Moving on from a brand that makes you fitter to one that makes you fatter. McDonald’s has to be among the most iconic food brands of our generation. It is like one of those cousins you have the most fun with, but you know their company is not always what is best for you - but they are just so much fun! From the golden arches, the smiling Ronald McDonald, the colourful play spaces to the happy meals with the collectible toys, there was something really magical about the brand that enabled it to attract millions of kids around the world.
In the initial days of my interaction with McDonald’s, everything, from the fun and vibrant architecture to their communication, was targeted towards a younger audience. However, over the years they have evolved their aesthetics and communication to cater to a more mature audience. Their outlets are a more sombre shade of grey and they have ditched the iconic roof for a more contemporary design. Whereas their advertisements often depict adults and values that are synonymous with my current stage of life, at this age any attempt at fitting into my clothes and a healthier lifestyle prevents us from meeting as often as I would like, but our relationship remains one based on love and understanding and we usually pick up from where we left off.
Last but certainly not the least is a brand that probably had the most profound impact on my generation - Disney. From the cartoons, to the movies, to the TV channels, the amusement parks and much, much more, Disney is like a favourite uncle. The sort who takes you out, makes you laugh when your parents scold you and teaches you valuable life lessons from a young age. Even though we may have grown older, the magic of Disney and their stories remains timeless and in a stroke of genius their recent strategy of recreating their classic cartoons into feature films not only appealed to new audiences, it also brought great nostalgic value to previous generations.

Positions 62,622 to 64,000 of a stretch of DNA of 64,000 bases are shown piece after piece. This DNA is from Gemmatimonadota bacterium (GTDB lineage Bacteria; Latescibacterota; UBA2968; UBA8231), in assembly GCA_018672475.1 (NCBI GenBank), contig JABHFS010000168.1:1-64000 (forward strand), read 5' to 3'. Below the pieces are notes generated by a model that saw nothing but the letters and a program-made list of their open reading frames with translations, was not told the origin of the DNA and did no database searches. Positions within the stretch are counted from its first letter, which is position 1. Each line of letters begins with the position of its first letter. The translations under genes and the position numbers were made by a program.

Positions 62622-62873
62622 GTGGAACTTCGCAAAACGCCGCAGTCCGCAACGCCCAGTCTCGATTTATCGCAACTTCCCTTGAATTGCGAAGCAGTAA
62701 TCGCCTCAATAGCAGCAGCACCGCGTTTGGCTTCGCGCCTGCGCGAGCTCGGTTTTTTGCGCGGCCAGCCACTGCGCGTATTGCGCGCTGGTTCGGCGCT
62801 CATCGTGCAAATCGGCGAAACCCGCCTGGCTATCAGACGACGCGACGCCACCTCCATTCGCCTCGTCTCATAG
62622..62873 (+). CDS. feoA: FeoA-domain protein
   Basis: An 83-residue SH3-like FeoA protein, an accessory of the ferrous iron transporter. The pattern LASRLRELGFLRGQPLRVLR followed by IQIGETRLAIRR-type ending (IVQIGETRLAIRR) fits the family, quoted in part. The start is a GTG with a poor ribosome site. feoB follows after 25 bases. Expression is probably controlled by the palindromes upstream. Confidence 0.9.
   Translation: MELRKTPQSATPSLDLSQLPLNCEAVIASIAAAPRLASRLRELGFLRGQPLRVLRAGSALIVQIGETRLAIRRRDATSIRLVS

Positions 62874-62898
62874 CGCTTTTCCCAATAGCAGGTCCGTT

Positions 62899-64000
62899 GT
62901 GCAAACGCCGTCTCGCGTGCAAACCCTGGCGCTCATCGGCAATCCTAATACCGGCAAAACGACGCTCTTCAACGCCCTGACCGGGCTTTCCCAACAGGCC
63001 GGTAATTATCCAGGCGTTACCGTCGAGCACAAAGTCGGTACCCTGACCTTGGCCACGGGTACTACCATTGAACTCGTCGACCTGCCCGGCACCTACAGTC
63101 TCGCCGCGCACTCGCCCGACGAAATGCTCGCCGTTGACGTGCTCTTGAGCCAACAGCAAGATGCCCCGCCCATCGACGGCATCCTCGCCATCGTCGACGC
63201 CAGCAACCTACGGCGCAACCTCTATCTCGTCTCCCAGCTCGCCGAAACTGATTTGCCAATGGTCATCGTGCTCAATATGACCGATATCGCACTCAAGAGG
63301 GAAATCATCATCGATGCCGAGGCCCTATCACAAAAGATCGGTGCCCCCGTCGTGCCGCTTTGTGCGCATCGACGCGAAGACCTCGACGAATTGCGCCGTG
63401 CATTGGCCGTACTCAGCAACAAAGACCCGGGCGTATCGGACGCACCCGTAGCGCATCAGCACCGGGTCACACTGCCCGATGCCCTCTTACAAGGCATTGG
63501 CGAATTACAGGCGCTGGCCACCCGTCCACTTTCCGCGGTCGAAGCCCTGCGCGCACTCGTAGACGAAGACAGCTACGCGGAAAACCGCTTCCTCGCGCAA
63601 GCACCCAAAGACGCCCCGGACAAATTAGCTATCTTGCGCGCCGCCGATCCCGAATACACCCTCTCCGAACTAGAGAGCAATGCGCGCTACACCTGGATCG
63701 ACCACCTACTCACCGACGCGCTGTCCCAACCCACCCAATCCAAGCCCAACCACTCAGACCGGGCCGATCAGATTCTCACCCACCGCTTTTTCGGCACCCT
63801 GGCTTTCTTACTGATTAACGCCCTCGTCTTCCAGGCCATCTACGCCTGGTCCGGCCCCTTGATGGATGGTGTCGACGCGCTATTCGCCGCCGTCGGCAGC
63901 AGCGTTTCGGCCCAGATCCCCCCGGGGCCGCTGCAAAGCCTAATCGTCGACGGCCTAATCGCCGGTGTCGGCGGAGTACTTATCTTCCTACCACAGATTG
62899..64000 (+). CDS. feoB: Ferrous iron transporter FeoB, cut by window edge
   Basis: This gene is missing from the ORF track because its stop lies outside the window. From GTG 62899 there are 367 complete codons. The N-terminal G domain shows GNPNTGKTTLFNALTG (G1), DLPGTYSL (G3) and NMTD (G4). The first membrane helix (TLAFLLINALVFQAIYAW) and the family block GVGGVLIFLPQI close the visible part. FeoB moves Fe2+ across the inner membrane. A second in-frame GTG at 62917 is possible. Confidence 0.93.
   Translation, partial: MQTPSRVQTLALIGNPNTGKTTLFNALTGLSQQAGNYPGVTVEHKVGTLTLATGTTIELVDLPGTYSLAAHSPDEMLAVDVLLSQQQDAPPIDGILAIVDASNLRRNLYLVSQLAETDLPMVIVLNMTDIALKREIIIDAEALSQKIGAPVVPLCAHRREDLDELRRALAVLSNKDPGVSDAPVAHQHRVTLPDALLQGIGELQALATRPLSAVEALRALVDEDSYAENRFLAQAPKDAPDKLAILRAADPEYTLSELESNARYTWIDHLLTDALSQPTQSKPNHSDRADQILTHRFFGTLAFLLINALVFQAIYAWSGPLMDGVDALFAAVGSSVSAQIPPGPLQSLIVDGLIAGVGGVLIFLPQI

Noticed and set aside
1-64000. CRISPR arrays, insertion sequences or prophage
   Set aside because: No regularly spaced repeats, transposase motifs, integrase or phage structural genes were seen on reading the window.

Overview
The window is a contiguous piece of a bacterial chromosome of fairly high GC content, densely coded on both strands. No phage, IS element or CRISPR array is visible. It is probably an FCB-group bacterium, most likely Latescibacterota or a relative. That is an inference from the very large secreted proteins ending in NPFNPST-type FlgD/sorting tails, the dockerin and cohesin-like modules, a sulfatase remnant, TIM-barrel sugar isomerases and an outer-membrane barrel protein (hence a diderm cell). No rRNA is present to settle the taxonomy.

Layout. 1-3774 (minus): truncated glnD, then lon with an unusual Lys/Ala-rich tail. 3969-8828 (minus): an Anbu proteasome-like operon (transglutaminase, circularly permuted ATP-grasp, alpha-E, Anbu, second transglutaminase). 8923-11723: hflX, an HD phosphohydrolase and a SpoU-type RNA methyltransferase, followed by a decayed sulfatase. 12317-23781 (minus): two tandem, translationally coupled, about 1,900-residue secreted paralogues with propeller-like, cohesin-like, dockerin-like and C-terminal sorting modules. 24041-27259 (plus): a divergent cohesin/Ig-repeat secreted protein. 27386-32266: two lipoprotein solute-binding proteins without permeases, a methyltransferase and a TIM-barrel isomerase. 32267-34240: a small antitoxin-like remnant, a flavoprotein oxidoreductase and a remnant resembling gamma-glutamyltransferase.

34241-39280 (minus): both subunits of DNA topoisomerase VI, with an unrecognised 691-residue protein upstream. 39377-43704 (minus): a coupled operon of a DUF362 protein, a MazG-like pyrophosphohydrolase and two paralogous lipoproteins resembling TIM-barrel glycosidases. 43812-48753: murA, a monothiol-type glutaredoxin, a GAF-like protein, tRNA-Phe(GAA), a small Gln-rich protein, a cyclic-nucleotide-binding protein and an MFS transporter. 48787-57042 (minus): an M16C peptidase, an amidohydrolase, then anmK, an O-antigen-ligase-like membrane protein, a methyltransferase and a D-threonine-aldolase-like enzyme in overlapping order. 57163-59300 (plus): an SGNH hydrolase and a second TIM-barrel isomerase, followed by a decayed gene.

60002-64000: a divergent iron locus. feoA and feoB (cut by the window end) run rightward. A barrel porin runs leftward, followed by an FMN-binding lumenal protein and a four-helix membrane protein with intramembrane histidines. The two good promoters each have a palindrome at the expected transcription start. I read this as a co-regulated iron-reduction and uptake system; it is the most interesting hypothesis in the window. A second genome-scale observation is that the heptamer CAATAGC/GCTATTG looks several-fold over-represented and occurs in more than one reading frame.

Above are just a few of the iconic brands that made an impact on the story of my life. There are many others that deserve mention. Truth is, many more will come (hopefully the likes of Mercedes and Rolex, even though I don’t relate much with the latter, it would still be nice to own one, for conversations sake) and go in the course of our lives. And in an increasingly fickle world, what makes brands like Nike, McDonald’s and Disney so endearing is their ability to understand the changing demographics and psychographics of their market, reinvent their image when required, align their values and adapt their stories to fit the different stages of a consumer’s life. This is what has enabled them to make meaningful and lasting relationships compared to their competition. As for me, as brand loyal as I am, I love meeting new people and forming new bonds.
Which brands did you grow up with? Let me know in the comments below!
Shahzeb is a business graduate from IBA and LUMS and works in product and brand management for various local and foreign companies. His areas of interest include brands, digital marketing and e-commerce.